University links will hone design process

A new aerospace research partnership set up to improve the effectiveness of the design process could point the way for future industry/university collaborations. The first University Technology Partnership (UTP), announced last week, brings together Rolls-Royce, British Aerospace and three universities. The research will embrace disciplines ranging from engineering and computer science to psychology. Under a […]

A new aerospace research partnership set up to improve the effectiveness of the design process could point the way for future industry/university collaborations.

The first University Technology Partnership (UTP), announced last week, brings together Rolls-Royce, British Aerospace and three universities. The research will embrace disciplines ranging from engineering and computer science to psychology.

Under a five-year rolling contract, the companies will invest £1.5m with Sheffield University’s Institute of Work Psychology, Cambridge University’s Department of Engineering, and Southampton University’s computation engineering and design centre. The research will aim to optimise the human and technical aspects of the design process.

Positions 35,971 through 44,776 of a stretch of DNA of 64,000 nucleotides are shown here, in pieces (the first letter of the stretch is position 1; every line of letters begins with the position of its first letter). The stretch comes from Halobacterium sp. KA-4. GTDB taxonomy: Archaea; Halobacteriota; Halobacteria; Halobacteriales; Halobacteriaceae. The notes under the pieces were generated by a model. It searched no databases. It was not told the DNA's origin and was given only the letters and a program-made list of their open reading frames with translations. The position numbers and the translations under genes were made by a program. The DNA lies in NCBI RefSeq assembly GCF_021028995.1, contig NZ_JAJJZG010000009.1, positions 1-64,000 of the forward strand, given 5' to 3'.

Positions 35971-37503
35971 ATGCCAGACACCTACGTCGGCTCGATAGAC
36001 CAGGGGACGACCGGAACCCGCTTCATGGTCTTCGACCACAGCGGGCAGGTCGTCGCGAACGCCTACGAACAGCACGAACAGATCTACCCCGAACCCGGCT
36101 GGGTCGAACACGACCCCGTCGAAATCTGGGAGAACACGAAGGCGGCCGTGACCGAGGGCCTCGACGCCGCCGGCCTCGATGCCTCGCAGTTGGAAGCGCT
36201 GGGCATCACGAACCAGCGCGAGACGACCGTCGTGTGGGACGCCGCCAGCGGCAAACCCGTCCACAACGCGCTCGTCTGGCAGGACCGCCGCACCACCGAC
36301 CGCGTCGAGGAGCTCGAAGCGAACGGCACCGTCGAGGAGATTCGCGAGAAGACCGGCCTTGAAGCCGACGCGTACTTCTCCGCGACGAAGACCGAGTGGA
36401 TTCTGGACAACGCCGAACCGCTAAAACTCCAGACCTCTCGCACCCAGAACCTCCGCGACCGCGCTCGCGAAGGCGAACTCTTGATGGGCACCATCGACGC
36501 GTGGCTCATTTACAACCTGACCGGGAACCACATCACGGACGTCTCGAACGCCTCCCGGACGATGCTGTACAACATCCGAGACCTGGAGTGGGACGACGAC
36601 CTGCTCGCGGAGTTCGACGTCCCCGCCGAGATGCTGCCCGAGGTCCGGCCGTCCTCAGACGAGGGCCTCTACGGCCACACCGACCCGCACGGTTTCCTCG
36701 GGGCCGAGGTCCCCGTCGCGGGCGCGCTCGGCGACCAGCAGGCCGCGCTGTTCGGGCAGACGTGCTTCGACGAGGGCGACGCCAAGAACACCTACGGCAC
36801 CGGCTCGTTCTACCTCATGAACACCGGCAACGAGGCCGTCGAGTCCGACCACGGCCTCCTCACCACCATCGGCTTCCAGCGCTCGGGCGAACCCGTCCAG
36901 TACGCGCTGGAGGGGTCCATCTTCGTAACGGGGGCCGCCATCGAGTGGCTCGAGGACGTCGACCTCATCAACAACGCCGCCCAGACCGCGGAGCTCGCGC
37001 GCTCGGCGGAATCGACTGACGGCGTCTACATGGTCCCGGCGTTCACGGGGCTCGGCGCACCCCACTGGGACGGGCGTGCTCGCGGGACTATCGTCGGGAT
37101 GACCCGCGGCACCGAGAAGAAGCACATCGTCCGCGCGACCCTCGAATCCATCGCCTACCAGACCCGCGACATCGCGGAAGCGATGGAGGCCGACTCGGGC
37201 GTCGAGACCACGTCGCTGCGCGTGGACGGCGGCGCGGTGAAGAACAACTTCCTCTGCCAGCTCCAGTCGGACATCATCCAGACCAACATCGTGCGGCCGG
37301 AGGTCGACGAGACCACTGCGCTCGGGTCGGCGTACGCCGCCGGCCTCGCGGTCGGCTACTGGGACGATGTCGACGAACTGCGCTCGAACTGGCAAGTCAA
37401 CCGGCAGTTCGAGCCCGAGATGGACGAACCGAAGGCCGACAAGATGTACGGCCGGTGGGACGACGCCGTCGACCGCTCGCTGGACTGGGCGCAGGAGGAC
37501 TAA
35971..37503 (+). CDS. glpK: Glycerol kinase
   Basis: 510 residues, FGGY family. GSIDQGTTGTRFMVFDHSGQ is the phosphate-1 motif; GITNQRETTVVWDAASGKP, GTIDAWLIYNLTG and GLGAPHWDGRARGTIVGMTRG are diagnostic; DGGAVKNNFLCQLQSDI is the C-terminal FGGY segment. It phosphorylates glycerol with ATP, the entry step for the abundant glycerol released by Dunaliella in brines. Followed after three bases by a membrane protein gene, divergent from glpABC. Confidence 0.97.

Rolls-Royce director of engineering and technology Phil Ruffles said design capability was the key to the companies’ future competitiveness.

‘An aircraft contains over a million components,’ he said. ‘Because of tight timescales, designs are often far from fully optimised. Knowledge from previous designs is rarely fully used because it remains in the head of the engineer.’

The UTP is seen as a logical extension of Rolls-Royce’s University Technology Centres (UTCs).

There are 16 UTCs around the country in which the university programme is fully integrated with Rolls-Royce’s research and technology.

Dr Geraldine Kenney-Wallace, vice-chancellor of British Aerospace’s Virtual University launched earlier this year, said results from the research programme were expected to help shorten timescales, reduce costs, and foster innovation and simplicity.

Sir Alec Broers, vice- chancellor of Cambridge University, said that because of the pace of technological change and the cost, ‘it is becoming increasingly difficult for universities to contribute at the frontiers of technology’.

The UTP provides a new way for industry and academia to work together, he added, with industry fully involved rather than awarding a research contract and monitoring it.

The long-term nature of the partnership would allow research groups to be kept together in a way that contract research does not.

The UTP is also expected to provide a model for Defence and Aerospace Research Partnerships, proposed by the Defence and Aerospace Foresight panel.